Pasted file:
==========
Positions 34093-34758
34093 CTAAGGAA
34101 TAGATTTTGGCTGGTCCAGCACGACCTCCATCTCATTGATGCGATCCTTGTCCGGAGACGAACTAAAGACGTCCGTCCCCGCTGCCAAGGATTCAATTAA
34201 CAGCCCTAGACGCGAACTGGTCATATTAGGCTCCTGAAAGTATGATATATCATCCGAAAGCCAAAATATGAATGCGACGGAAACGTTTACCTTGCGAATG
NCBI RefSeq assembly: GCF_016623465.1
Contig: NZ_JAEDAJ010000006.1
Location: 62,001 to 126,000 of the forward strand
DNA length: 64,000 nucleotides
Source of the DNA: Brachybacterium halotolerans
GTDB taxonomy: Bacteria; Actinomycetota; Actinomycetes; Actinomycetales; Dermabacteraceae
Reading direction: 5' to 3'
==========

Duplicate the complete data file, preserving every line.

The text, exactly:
Positions 34093-34758
34093 CTAAGGAA
34101 TAGATTTTGGCTGGTCCAGCACGACCTCCATCTCATTGATGCGATCCTTGTCCGGAGACGAACTAAAGACGTCCGTCCCCGCTGCCAAGGATTCAATTAA
34201 CAGCCCTAGACGCGAACTGGTCATATTAGGCTCCTGAAAGTATGATATATCATCCGAAAGCCAAAATATGAATGCGACGGAAACGTTTACCTTGCGAATG
NCBI RefSeq assembly: GCF_016623465.1
Contig: NZ_JAEDAJ010000006.1
Location: 62,001 to 126,000 of the forward strand
DNA length: 64,000 nucleotides
Source of the DNA: Brachybacterium halotolerans
GTDB taxonomy: Bacteria; Actinomycetota; Actinomycetes; Actinomycetales; Dermabacteraceae
Reading direction: 5' to 3'